NOT FOR PUBLICATION WITHOUT THE
APPROVAL OF THE APPELLATE DIVISION
This opinion shall not "constitute precedent or be binding upon any court."
Although it is posted on the internet, this opinion is binding only on the
parties in the case and its use in other cases is limited. R. 1:36-3.
SUPERIOR COURT OF NEW JERSEY
DOCKET NO. A-4719-15T4
LAURICE A. FAHERTY, n/k/a
LAURICE A. GRAE-HAUCK,
SCOTT L. FAHERTY,
Argued August 1, 2017 – Decided December 8, 2017
Before Judges Sabatino and O'Connor.
On appeal from Superior Court of New Jersey,
Chancery Division, Family Part, Essex
County, Docket No. FM-07-0527-13.
Robert H. Siegel argued the cause for
appellant (Ansell Grimm & Aaron, PC,
attorneys; Robert H. Siegel, on the brief).
Laurice A. Grae-Hauck, respondent, argued
the cause pro se.
In this post-divorce judgment matrimonial action, defendant
Scott L. Faherty filed a motion to reduce his obligation to pay
child support to plaintiff Laurice Grae-Hauck from $305 per week
to $150 per week. In a June 20, 2016 order, the Family Part
court reduced defendant's child support obligation to $301 per
week. Defendant appeals from that order. We affirm.
The parties were divorced in 2013. Among other things, the
parties' property settlement agreement (PSA) stated that:
plaintiff was designated the primary caretaker of the parties'
one child; defendant was to pay plaintiff $180 per week in child
support, a sum calculated in accordance with the Child Support
Guidelines; for the purpose of calculating child support,
$67,392 in gross annual income was imputed to defendant and
$15,000 was imputed to plaintiff; and plaintiff was entitled to
limited duration alimony, until August 2014.
Expecting the amount he paid in child support would
decrease when plaintiff's alimony expired, in August 2014,
defendant moved to adjust his child support obligation.
However, on September 22, 2014, the court entered an order
increasing defendant's child support obligation from $180 per
week to $305 per week.
In his brief submitted to us, defendant claims the court
did not issue a statement of reasons explaining the bases for
the relief granted in the September 22, 2014 order. However,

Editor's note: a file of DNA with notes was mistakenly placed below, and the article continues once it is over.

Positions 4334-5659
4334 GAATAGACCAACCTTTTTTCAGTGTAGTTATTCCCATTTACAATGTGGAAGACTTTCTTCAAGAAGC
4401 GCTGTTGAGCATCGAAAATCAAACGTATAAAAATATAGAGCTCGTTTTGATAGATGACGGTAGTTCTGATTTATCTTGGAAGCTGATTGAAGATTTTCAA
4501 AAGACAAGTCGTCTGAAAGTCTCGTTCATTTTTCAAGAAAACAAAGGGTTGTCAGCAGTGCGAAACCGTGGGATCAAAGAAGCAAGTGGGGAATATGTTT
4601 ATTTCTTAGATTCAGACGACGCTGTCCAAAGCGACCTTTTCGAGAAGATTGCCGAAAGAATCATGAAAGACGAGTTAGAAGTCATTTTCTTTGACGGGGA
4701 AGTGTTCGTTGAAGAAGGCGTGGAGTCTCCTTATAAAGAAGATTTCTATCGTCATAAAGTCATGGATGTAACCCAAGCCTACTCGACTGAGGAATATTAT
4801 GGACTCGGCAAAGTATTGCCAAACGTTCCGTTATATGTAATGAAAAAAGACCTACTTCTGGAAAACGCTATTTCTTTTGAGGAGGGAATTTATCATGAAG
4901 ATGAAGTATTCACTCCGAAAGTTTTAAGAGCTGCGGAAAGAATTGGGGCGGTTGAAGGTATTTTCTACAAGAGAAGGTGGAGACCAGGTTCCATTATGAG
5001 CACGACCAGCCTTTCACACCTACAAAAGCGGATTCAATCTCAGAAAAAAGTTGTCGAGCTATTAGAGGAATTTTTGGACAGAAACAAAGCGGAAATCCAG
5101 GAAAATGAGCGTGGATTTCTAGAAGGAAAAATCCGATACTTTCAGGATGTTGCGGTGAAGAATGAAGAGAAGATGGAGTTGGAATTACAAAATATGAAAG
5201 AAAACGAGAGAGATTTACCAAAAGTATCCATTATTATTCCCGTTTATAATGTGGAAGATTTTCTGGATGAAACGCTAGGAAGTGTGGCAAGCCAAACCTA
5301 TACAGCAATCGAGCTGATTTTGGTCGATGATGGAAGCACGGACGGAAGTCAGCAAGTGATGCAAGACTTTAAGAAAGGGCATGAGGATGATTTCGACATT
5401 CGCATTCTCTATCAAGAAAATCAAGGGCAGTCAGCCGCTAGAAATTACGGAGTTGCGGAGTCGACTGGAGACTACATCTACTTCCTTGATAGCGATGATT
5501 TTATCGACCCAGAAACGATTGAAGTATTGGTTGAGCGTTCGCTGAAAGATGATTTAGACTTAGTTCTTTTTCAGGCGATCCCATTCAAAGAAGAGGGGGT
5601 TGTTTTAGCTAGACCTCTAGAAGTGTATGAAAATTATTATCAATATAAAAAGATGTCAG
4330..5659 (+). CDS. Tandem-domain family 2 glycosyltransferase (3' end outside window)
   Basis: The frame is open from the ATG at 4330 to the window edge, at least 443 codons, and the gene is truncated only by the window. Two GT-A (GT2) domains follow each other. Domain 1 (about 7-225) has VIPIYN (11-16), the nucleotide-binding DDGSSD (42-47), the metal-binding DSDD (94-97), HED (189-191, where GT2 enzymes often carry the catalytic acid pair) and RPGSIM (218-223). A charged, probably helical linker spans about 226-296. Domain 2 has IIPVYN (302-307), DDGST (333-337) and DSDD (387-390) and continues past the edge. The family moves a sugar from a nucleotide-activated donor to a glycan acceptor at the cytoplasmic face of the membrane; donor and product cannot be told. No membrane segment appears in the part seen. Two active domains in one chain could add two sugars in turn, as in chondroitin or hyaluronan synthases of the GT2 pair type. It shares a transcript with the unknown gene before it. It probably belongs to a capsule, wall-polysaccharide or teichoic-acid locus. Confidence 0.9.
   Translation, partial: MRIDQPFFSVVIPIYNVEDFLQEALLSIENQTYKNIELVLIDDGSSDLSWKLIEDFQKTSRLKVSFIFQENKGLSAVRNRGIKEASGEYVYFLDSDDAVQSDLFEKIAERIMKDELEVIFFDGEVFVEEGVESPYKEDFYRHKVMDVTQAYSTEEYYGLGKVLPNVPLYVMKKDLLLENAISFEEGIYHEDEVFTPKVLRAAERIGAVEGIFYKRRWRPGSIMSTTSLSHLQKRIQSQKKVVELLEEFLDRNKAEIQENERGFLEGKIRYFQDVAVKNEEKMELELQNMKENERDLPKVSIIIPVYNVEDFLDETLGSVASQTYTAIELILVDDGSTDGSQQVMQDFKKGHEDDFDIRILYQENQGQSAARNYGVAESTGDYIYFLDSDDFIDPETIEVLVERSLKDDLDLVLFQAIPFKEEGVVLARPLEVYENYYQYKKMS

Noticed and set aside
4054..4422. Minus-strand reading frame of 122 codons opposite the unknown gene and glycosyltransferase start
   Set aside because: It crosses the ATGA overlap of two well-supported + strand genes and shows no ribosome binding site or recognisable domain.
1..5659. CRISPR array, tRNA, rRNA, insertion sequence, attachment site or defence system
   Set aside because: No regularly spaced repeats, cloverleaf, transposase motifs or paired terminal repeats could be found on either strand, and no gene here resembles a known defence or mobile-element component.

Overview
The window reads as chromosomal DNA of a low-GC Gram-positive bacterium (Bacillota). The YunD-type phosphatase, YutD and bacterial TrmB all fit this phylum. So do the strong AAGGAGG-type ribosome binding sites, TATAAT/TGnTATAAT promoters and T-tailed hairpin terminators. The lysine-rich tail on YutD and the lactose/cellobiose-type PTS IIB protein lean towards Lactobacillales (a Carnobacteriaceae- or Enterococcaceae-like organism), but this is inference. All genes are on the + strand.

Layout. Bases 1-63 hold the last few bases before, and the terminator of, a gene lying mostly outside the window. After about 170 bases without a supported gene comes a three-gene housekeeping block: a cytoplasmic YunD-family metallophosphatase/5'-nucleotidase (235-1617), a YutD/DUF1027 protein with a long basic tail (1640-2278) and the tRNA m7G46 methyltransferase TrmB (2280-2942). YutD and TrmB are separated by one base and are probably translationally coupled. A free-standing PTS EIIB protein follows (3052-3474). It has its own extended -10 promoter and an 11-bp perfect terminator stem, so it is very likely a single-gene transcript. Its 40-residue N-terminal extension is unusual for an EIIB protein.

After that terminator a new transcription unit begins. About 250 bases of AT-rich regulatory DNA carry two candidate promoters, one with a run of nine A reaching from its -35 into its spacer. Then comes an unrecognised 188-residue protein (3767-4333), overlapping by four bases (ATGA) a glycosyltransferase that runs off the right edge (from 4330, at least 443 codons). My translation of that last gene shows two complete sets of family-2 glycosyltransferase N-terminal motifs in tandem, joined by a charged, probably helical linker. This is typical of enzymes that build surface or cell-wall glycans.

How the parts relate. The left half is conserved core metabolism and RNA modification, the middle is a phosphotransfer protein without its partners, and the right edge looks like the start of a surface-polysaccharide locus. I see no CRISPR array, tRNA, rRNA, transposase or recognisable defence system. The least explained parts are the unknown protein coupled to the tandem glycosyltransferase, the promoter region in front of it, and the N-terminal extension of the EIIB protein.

the Child Support Guidelines worksheet attached to the order
reveals the court found defendant was or was capable of earning
a gross annual income of $207,064. Similarly, the worksheet
indicates the court found plaintiff was or was capable of
earning $19,916 per year in gross annual income. Defendant did
not challenge the September 22, 2014 order by filing a notice of
appeal, see Rule 2:4-1(a), or a motion for reconsideration, see
In 2015, defendant unsuccessfully moved to reduce his child
support payment on the ground the cost of providing health
insurance for the child had increased. On June 26, 2015, the
court denied such request without prejudice. In the order, the
court stated defendant's application failed because he did not
provide proof health insurance costs had risen. Defendant did
not seek reconsideration of or leave to appeal this
In 2016, defendant moved, among other things, to reduce his
child support payment from $305 to $150 per week. As indicated
in the certification he submitted in support of his motion,
defendant's principal reason was the child support he was paying
did not accurately reflect the cost to provide health insurance
for the child and the number of overnights he had with the
Defendant did not specifically advocate the court attribute
$67,392 in annual income to calculate child support. He merely
mentioned that if his child support obligation were calculated
using current health insurance costs, the correct number of
overnights the child spent in his home, and an annual income of
$67,392 for him and $15,080 for plaintiff, his child support
obligation would be $150 per week.
Just before oral argument on the motion, the court issued a
written tentative decision, see Rule 5:5-4(e). That tentative
decision was replaced by a "revised tentative decision" a day or